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Making the new QOF smoking rules work for you

New QOF rules for smoking status were released last month and they are even more complex than those they replace. Dr Simon Clay takes you through the changes and how you can cut down your work and maximise the return.

New QOF rules for smoking status were released last month and they are even more complex than those they replace. Dr Simon Clay takes you through the changes and how you can cut down your work and maximise the return.

Version 12.0 of the QOF rulesets was released in December 2008, with new rules underpinning smoking - both for the "smoking" ruleset and for one section of the "records" ruleset (namely Records 23).

Smoking ruleset

Smoking looks at the smoking status of patients with one or more of eight qualifying diseases – CHD, CVA/TIA, asthma, COPD, hypertension, diabetes, & MH.

GPs are charged with recording the smoking status of all patients with any of these diseases every 15 months (within 15 months of each "reference date" - 1st April, each QOF year).

However there are a few exceptions:

1. "Never smokers" where the "never smoked" code is added at any time from their 26th birthday and either on the same day as or after the date of the first qualifying diagnosis code. Such patients never need smoking status adding again, presumably due to the assumption that someone who confirms "never smoker" status after they're 26 is unlikely to start.

2. "Never smokers" aged less than 25 on the reference date must have had their never smoking status confirmed within 15 months of the reference date.

3. For ex-smokers, one or other of 2 criteria must be fulfilled:

either
a.) Last smoking status is "ex-smoker" and was added in last 15 months before reference date.

or
b.) i) Last smoking code is "ex-smoker". ("Ex-Smok"), AND

ii) A further "ex-smoker" code was recorded ("Ex-Smok1") between a year & a day and 2 yrs before the date of "Ex-Smok", AND

iii) A further "ex-smoker" code ("Ex-Smok2") was recorded between 2 yrs and a day & 3 yrs before the date of "Ex-Smok".

In the case of b.), if these three criteria are fulfilled, the authors of the rulesets have presumably decided that this person is probably a long term "ex-smoker" and so they permit that this patient will be permanently exempted further requirements to be asked about their smoking status.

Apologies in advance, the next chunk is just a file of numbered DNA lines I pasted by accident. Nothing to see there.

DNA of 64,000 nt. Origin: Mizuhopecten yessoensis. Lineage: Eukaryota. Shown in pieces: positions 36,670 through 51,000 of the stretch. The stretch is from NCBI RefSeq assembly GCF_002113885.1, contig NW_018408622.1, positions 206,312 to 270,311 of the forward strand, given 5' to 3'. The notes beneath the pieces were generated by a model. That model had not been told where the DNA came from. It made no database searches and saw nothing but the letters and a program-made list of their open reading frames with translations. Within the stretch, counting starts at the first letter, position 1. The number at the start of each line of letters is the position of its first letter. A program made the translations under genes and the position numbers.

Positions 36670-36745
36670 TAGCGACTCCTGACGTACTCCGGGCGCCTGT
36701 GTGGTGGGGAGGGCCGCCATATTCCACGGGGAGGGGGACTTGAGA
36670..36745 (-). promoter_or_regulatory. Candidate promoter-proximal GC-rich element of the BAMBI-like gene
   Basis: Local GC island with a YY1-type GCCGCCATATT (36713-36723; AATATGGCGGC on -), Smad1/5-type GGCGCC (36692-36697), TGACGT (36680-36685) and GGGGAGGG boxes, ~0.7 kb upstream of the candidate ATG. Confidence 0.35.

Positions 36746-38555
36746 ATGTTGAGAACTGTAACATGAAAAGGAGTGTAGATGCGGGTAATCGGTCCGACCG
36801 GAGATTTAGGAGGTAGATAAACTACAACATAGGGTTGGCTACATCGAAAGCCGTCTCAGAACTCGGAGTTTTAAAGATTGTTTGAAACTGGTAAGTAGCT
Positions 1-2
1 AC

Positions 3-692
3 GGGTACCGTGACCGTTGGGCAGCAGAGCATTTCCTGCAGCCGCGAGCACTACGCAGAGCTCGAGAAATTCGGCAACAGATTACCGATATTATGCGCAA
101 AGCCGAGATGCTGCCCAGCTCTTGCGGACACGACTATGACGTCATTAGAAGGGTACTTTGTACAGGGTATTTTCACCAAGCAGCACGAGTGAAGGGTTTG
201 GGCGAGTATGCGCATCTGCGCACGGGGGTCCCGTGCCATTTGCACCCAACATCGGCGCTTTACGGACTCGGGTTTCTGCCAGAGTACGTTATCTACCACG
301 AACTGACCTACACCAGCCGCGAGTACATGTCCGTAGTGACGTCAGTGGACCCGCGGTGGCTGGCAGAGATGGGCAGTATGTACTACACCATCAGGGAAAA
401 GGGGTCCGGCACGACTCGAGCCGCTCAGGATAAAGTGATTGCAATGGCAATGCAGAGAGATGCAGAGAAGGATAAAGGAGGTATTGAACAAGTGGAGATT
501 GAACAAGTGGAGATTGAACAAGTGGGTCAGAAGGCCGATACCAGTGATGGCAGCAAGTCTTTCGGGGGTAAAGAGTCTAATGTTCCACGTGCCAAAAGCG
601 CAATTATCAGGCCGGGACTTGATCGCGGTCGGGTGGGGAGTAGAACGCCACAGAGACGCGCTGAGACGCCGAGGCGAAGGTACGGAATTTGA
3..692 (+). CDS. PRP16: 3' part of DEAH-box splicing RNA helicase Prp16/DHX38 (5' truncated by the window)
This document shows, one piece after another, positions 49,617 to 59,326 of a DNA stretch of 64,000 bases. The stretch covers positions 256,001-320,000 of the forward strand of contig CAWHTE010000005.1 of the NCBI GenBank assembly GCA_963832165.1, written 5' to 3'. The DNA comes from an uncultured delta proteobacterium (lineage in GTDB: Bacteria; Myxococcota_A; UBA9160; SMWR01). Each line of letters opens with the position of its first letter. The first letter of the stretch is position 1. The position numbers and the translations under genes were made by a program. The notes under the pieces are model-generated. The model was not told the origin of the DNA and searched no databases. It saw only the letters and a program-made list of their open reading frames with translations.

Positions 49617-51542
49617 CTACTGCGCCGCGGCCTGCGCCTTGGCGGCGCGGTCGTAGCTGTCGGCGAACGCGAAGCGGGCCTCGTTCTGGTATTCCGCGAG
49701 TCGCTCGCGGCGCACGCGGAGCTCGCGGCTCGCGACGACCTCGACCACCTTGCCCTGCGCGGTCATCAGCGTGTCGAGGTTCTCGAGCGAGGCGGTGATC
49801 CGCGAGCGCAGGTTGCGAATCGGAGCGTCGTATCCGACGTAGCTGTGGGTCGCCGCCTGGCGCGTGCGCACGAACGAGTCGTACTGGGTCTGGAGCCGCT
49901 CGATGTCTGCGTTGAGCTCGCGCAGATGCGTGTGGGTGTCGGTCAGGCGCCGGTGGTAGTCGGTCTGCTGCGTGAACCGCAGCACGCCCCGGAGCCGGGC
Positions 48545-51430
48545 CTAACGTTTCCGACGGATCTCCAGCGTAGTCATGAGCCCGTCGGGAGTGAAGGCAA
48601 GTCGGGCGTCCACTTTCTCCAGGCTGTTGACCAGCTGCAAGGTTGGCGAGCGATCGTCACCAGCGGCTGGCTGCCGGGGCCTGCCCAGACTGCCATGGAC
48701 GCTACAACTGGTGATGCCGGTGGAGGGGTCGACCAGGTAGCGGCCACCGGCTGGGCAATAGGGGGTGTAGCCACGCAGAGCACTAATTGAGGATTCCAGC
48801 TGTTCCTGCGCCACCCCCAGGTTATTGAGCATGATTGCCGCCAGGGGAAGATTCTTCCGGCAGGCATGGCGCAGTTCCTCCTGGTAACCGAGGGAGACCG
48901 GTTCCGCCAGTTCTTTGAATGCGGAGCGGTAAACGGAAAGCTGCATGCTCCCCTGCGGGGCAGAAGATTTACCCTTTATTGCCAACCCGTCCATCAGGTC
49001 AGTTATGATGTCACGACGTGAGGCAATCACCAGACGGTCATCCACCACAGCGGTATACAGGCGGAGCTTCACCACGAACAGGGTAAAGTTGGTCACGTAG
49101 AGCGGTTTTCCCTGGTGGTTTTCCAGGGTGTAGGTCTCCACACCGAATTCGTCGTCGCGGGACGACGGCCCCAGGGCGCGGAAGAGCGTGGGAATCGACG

You can see that the dates for the three ex-smoker codes all hinge on the most recent ex-smoker code and then look at two further previous time windows, each of which is in relation to this last ex-smoker code.

The date of the last Ex-Smoker code therefore becomes critical.

For example, say the patient was documented as being an ex-smoker on 25th September 2006 ("Ex-Smok"), also on 24th September 2005 ("Ex-Smok1") , and also on 24th September 2004 ("Ex-Smok2").

The patient has not been asked about Smoking status this QOF year, but because he fulfils b.) above, he not only "scores" for this QOF year, but as long as there are no further smoking or ex-smoker codes added, he's permanently exempted.

A keen clinician now sees the patient on 30th November 2008 & decides to ask him his smoking status again. He records this as ex-smoker and the patient "scores" for the 2008-09 QOF year, (although he was actually scoring already.) But now, the last ex-smoker code date is 30/11/08 ("Ex-Smok") and the previous one ("Ex-Smok1") is more than 2 years previously (26th Sept 2006) so the following QOF year (2009-10) the patient will have to be asked again, or will fail the test.

So the moral is, if the patient is already scoring Smok3 due to b.) above, it's best never to ask again!

What happens if a patient has had several "Ex-Smoker" codes added within the 3 year time window back from "Ex-Smok" date?

That's fine. As long as there ARE 3 ex-smoker codes within the required time windows, further ex-smoker codes added BEFORE the critical most recent ex-smoker code don't harm things at all. Neither do "never smoked" codes which seem to creep in occasionally! Neither do codes implying "current non-smoker" such as .137L.